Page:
Couple of days ago, commenter Don submitted the following comment to my Independence Day entry. For I consider it too thoughtful and elaborate to go unnoticed in the comment section of a week-old entry and because I want to show my appreciation for Don's efforts to keep this blog a two-way thing, I'm making his comment an entry of it's own:

Was American independence a good thing? Taken as a whole the answer is clearly yes, although many people would probably disagree.

Those who disagree might include some American Indians and some people of the EU, particularly French, Germans, Japanese, and perhaps the English, though the Polish, Danish, Dutch might not agree with them. But even among these peoples many would agree that US independence has been a good thing.

No new thing comes into the earth without consequences both positive and negative; the US is no exception to that. The emergence of the US eventually led to a diminuation of European influence and power which had varying negative effects as perceived by some Europeans, a fact that goes some way to explaining the strong strain of anti-Americanism which Europeans have harbored for a long time.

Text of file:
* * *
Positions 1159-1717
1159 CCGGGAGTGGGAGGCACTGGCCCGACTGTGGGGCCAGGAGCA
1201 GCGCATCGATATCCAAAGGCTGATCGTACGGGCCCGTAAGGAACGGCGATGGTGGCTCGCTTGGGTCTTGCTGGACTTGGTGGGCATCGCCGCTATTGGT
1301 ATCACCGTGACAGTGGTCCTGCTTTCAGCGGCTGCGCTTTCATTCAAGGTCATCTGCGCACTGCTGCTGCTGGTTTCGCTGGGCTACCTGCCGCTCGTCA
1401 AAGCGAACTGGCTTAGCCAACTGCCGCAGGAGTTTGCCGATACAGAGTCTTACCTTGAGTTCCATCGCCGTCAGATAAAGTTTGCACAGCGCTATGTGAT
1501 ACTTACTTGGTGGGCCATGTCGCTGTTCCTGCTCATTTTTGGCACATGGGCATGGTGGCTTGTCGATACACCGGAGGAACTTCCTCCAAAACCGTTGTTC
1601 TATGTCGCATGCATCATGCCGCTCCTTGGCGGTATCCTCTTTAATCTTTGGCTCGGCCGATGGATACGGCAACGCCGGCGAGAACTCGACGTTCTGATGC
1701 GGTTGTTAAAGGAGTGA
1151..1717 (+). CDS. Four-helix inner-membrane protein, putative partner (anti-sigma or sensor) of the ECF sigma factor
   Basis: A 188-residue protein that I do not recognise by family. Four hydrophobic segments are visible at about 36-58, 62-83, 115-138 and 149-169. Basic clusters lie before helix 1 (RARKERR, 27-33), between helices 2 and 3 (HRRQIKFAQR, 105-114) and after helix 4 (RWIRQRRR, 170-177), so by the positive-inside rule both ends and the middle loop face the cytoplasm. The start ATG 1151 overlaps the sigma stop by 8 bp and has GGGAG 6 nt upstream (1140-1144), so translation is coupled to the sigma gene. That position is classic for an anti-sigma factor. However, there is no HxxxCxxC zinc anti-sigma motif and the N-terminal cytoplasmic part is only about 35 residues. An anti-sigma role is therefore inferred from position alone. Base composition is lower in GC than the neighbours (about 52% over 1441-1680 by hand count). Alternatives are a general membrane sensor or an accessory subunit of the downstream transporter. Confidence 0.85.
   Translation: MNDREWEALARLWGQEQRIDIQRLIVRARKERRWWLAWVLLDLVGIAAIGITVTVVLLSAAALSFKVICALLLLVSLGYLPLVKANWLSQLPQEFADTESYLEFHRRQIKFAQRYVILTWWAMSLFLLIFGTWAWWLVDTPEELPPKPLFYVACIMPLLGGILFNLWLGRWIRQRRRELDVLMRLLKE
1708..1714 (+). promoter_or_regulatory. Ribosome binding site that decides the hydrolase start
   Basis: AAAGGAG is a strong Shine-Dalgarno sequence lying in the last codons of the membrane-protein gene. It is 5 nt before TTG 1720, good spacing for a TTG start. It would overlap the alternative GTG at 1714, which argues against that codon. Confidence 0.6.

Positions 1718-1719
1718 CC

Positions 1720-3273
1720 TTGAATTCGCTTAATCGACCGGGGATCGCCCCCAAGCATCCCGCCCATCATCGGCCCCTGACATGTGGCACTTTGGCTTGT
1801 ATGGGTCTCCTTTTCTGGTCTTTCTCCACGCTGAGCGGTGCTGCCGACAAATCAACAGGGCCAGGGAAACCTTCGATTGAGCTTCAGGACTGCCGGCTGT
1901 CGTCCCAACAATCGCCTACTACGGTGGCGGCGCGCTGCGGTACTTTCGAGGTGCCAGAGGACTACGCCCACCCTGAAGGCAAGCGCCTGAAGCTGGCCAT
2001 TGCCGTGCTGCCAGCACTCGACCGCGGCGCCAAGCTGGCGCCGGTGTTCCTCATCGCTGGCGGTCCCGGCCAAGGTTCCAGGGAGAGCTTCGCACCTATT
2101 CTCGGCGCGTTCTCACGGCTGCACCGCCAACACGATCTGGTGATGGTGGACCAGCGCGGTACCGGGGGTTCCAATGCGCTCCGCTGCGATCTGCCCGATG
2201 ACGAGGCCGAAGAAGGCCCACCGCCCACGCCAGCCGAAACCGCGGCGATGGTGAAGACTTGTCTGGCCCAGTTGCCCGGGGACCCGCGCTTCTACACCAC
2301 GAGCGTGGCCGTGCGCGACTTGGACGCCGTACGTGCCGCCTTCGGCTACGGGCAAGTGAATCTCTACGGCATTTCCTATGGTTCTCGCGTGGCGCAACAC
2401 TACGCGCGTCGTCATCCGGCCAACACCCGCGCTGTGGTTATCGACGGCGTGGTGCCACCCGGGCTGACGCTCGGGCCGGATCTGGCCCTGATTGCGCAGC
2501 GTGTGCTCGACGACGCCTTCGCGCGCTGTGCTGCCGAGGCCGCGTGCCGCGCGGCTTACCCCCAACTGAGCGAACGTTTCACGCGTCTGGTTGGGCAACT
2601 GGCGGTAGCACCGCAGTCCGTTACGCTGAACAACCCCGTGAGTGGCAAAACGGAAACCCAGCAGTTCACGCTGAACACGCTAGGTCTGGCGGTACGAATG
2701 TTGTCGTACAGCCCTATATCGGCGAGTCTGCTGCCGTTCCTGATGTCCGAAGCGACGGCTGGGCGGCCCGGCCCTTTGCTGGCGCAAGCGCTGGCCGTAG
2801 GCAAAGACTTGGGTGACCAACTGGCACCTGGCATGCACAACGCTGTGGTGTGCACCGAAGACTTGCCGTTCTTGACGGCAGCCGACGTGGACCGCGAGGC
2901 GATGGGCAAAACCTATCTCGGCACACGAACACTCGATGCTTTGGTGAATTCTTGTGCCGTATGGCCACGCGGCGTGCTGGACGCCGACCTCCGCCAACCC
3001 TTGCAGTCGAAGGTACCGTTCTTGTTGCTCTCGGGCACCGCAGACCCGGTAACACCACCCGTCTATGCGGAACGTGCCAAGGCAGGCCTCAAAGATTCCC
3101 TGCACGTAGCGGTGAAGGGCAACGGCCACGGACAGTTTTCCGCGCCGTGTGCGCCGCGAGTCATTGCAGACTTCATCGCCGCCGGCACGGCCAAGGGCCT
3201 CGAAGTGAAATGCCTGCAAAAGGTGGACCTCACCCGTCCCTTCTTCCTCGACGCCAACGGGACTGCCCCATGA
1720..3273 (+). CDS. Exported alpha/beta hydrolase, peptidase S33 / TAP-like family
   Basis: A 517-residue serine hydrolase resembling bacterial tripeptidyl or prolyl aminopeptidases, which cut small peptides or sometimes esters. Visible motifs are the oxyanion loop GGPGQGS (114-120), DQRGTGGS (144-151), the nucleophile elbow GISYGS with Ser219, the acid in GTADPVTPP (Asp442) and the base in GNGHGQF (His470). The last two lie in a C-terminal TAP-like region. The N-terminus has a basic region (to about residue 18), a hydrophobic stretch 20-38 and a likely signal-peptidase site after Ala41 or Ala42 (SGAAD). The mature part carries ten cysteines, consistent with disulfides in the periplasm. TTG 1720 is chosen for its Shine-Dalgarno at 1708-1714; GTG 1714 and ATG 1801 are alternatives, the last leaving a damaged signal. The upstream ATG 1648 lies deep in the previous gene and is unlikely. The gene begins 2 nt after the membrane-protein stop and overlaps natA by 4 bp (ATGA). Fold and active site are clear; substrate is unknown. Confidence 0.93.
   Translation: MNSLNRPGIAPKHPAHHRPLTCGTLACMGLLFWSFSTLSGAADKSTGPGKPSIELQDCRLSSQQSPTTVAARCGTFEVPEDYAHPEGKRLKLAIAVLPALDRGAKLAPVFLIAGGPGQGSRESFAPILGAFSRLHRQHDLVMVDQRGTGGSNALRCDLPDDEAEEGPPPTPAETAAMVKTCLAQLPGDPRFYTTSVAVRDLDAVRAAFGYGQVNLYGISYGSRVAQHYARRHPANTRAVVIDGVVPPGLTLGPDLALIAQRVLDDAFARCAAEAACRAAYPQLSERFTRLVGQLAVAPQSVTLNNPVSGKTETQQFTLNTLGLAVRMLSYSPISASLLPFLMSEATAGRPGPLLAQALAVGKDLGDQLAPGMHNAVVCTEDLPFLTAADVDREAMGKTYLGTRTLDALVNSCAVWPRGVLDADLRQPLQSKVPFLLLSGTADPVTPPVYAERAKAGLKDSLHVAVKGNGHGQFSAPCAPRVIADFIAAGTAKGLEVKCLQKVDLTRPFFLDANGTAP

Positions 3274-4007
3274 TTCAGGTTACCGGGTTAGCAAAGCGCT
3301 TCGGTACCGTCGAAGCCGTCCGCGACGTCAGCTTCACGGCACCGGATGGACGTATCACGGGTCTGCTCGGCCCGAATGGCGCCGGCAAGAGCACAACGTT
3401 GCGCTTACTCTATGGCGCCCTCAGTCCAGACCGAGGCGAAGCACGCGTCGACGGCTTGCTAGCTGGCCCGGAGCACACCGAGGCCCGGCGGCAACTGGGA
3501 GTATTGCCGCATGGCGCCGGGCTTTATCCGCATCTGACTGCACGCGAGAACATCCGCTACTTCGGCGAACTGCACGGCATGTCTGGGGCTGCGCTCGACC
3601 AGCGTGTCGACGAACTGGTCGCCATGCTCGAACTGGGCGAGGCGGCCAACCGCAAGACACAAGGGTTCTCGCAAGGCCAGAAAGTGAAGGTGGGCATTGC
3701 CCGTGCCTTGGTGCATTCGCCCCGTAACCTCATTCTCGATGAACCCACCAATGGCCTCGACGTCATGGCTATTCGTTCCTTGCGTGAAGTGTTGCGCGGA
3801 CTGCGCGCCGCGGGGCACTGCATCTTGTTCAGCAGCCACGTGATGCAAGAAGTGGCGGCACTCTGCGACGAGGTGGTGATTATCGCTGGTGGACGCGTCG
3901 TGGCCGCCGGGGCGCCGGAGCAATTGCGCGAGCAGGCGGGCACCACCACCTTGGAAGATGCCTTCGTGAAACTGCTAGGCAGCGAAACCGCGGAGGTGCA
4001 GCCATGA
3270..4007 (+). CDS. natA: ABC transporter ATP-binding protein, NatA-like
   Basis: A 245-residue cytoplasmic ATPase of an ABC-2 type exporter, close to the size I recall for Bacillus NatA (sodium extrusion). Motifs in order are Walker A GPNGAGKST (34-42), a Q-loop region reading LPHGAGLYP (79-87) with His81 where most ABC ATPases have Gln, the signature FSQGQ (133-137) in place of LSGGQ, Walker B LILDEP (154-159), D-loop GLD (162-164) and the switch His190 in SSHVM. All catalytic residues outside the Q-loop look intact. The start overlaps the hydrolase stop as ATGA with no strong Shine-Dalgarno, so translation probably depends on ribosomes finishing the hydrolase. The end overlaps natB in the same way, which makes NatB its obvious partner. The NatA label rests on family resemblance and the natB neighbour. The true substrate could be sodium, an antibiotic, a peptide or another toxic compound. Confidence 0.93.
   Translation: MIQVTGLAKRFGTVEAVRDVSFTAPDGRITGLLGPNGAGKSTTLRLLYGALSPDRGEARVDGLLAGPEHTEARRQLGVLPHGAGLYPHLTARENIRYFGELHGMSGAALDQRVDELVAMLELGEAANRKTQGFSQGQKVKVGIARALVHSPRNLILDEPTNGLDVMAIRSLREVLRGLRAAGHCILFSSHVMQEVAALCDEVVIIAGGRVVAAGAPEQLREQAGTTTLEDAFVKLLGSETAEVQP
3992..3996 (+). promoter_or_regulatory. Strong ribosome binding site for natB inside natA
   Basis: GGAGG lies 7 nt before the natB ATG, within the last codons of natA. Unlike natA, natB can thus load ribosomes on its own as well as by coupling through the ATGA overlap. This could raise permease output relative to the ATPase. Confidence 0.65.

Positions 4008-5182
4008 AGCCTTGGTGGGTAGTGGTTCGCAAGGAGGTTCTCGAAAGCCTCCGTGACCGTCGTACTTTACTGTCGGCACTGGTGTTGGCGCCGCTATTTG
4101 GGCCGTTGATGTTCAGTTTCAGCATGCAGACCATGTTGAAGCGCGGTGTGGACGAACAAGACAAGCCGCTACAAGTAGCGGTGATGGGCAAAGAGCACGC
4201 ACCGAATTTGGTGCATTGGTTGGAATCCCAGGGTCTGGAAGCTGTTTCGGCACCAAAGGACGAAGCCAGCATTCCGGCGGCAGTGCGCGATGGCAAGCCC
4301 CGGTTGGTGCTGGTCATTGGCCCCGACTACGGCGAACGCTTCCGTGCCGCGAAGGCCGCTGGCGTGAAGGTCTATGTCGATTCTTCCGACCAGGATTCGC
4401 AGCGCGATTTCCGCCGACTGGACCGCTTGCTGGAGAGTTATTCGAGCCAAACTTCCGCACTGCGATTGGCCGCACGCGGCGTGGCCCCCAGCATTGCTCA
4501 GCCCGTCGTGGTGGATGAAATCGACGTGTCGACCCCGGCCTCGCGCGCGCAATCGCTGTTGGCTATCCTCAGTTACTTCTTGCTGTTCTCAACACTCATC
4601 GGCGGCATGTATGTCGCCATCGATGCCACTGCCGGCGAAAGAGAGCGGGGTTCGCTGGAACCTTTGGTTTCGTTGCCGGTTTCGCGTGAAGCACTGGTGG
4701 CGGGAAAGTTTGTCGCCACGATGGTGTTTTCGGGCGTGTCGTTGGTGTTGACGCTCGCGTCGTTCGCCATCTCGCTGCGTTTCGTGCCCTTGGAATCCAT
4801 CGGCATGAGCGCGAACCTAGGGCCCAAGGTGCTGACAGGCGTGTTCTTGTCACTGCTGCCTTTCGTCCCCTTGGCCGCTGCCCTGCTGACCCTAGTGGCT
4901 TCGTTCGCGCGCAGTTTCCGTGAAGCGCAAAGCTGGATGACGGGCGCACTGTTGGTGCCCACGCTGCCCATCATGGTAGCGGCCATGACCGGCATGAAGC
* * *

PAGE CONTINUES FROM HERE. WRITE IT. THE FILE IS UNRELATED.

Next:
The French feel that the US has put their cultural influence in the shade, and the fact that the US probably saved France from defeat in WWI and liberated it in WWII seems to bear little weight with many French. Absent US intervention there is small doubt that Germany would have won WWI.

The very act of revolution which was the cradle of the American state was an offense to the British Empire - most particularly it's government, which then could best be described as being of, by, and for the aristocrats, gentry, Nabobs from India, and sugar plantation owners of the British Islands and the sugar islands of the Carribean.